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INTRODUCTION TO INDIAN PENAL CODE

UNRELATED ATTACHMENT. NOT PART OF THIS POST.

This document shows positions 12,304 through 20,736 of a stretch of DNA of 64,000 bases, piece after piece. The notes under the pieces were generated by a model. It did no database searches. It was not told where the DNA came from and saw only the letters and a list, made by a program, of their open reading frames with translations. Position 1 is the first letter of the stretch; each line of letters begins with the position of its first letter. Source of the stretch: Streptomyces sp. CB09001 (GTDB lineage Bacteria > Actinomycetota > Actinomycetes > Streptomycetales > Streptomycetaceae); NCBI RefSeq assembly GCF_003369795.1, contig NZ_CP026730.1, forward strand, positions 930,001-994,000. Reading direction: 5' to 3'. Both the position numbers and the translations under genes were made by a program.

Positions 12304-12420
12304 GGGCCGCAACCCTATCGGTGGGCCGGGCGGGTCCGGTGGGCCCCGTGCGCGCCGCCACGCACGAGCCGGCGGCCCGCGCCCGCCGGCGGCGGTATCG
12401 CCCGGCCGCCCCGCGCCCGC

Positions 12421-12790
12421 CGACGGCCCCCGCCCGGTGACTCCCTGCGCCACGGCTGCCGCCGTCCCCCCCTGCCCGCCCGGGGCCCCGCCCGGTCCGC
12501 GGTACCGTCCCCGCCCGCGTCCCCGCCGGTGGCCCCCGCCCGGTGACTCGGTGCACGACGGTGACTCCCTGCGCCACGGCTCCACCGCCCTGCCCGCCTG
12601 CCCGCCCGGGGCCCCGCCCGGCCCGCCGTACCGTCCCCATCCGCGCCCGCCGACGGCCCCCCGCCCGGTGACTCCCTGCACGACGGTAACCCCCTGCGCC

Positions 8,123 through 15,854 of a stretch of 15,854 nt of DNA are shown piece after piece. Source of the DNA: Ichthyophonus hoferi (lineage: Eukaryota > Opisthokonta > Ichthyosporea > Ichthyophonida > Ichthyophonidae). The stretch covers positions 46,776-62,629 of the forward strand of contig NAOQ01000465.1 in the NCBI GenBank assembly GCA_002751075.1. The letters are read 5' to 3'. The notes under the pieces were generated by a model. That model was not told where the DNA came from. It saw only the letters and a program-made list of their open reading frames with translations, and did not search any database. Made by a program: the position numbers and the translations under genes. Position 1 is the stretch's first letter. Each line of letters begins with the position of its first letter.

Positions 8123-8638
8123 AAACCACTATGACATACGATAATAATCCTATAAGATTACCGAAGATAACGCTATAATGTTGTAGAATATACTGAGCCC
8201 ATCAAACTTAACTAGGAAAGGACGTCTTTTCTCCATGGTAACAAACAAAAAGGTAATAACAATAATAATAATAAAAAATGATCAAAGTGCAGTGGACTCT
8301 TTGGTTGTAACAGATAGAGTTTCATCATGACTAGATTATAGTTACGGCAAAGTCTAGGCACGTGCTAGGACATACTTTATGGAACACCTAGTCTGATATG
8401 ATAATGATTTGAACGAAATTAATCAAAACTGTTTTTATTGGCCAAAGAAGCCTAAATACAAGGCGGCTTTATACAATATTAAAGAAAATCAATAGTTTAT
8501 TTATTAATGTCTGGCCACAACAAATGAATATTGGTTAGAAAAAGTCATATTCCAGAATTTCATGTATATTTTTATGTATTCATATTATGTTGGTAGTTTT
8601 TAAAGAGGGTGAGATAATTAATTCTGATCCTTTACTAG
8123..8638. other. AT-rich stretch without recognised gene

Indian Penal Code is the main criminal code of India. It is a comprehensive code, intended to cover all substantive aspects of criminal law. It was drafted in 1860 and came into force in colonial India during the British Raj in 1862. It has since been amended several times and is now supplemented by other criminal provisions. In the state of Jammu and Kashmir, the IPC is known as Ranbir Penal Code (RPC). After independence, Indian Penal Code was inherited by Pakistan (now called Pakistan Penal Code) and Bangladesh, formerly part of British India. It was also adopted wholesale by the British colonial authorities in Burma, Sri Lanka, Malaysia, Singapore and Brunei, and remains the basis of the criminal codes in those countries. History During the Moghul rule courts administered the "Sharia" to the exclusion of Hindu law. Islamic law gave way to English criminal law with the increase of British influence in the Indian subcontinent. Before 1860, The English criminal law, as modified by several acts was administered in the Presidency-Towns of Bombay, Calcutta and Madras. Brutally The draft of the Indian Penal Code was prepared by the First Law Commission, chaired by Thomas Babington Macaulay. Its basis is the law of England freed from superfluities, technicalities and local peculiarity. Elements were also derived from the Napoleonic Code and from Edward Livingston's Louisiana Civil Code of 1825. The first final draft of the Indian Penal Code was submitted to the Governor-General of India in Council in 1837, but the draft was again revised. The drafting was completed in 1850 and it was presented to the Legislative Council in 1856 but it did not take its place on the Indian statute book until a generation later, following the Indian Rebellion of 1857. The draft then underwent a very careful revision at the hands of Barnes Peacock, who later became the first Chief Justice of Calcutta High Court, and the future puisne judges of the Calcutta High Court, who were members of the Legislative Council, and was passed into law on 6 October 1860.[2] The Code came into operation on 1 January 1862. Unfortunately, Macaulay did not survive to see his masterpiece come into force, having died near the end of 1859. Objective The objective of this Act is to provide a general penal code for India.[3] Though not an initial objective, the Act does not repeal the penal laws which were in force at the time of coming into force in India. This was so because the Code does not contain all the offences and it was possible that same offences might have still been left out of the Code, which were not intended to be exempted from penal consequences. Though this Code consolidates the whole of the law on the subject and is exhaustive on the matters in respect of which it declares the law, many more penal statutes governing various offences have been created in addition to the code.